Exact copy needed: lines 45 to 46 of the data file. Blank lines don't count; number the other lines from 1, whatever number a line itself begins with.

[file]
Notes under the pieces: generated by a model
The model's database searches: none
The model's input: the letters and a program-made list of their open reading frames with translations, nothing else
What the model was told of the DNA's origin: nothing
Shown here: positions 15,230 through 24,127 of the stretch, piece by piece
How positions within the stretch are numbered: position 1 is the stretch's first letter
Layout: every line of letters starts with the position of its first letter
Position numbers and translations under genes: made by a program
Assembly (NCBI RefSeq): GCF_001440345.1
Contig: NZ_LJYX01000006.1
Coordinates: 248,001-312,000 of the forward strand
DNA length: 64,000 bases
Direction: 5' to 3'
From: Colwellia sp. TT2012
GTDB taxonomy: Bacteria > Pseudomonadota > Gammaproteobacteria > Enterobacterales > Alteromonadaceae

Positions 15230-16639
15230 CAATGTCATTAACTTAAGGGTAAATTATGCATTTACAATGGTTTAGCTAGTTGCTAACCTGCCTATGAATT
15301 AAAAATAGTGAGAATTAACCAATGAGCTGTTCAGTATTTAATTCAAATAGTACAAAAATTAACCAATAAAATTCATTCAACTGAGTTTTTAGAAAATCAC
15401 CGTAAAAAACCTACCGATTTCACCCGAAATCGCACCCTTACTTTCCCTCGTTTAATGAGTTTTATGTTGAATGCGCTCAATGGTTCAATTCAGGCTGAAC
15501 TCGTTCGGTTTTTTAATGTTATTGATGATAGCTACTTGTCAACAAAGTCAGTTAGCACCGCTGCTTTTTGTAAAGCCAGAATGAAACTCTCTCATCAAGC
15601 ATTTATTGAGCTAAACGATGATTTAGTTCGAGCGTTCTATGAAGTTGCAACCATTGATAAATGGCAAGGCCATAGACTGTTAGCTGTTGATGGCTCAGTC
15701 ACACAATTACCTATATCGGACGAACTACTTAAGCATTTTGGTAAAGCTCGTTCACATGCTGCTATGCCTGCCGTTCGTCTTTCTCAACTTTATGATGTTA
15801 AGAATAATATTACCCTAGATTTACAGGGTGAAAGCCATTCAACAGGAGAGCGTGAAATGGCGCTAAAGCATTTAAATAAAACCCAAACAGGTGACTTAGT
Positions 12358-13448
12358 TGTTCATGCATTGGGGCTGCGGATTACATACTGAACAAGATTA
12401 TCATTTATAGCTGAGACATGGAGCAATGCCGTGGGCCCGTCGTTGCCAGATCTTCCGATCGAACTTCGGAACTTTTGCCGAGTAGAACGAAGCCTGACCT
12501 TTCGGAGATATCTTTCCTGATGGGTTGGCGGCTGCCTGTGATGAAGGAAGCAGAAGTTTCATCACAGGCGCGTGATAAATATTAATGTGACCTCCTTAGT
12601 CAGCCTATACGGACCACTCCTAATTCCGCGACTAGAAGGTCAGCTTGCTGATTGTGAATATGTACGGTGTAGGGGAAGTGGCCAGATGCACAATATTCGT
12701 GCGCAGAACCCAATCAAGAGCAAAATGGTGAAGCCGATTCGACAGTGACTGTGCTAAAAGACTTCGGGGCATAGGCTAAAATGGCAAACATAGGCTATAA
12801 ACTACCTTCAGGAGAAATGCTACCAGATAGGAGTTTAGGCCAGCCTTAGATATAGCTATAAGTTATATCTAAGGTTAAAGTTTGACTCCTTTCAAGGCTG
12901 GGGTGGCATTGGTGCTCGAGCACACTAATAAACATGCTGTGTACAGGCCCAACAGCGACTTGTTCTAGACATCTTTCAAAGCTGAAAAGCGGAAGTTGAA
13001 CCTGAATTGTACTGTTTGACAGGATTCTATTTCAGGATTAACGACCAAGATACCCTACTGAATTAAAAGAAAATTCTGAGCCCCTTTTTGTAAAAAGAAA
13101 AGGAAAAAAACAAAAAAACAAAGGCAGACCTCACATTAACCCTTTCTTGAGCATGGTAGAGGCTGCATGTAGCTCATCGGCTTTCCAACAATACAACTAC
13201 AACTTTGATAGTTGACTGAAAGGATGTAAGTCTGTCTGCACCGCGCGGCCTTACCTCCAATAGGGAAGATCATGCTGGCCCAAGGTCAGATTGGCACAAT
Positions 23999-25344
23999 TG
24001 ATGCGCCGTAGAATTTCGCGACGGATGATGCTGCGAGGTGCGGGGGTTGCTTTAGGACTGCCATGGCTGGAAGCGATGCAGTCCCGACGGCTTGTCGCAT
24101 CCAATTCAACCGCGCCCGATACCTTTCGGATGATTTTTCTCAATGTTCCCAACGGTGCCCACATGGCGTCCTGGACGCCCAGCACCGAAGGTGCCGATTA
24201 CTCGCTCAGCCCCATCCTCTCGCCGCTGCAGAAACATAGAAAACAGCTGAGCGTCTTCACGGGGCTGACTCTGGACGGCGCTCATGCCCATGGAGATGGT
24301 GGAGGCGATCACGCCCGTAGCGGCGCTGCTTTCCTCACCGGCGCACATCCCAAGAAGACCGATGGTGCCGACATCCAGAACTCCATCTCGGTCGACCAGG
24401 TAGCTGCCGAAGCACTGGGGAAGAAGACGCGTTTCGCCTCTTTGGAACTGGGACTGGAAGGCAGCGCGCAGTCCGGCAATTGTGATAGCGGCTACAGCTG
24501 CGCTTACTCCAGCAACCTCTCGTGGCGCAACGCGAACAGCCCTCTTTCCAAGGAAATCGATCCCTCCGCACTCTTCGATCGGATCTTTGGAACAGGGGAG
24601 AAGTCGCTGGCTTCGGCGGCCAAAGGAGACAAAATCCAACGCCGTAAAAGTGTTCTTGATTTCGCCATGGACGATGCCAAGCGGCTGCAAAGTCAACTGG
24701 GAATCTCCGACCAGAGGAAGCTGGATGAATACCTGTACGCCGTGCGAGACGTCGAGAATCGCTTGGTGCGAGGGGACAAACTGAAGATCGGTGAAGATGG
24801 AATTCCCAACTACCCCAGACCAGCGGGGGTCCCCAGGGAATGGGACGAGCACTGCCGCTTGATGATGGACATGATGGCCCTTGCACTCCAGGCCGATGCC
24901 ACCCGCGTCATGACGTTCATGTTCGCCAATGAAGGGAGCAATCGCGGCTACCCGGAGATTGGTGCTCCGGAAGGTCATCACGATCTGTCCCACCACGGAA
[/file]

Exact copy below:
24801 AATTCCCAACTACCCCAGACCAGCGGGGGTCCCCAGGGAATGGGACGAGCACTGCCGCTTGATGATGGACATGATGGCCCTTGCACTCCAGGCCGATGCC
24901 ACCCGCGTCATGACGTTCATGTTCGCCAATGAAGGGAGCAATCGCGGCTACCCGGAGATTGGTGCTCCGGAAGGTCATCACGATCTGTCCCACCACGGAA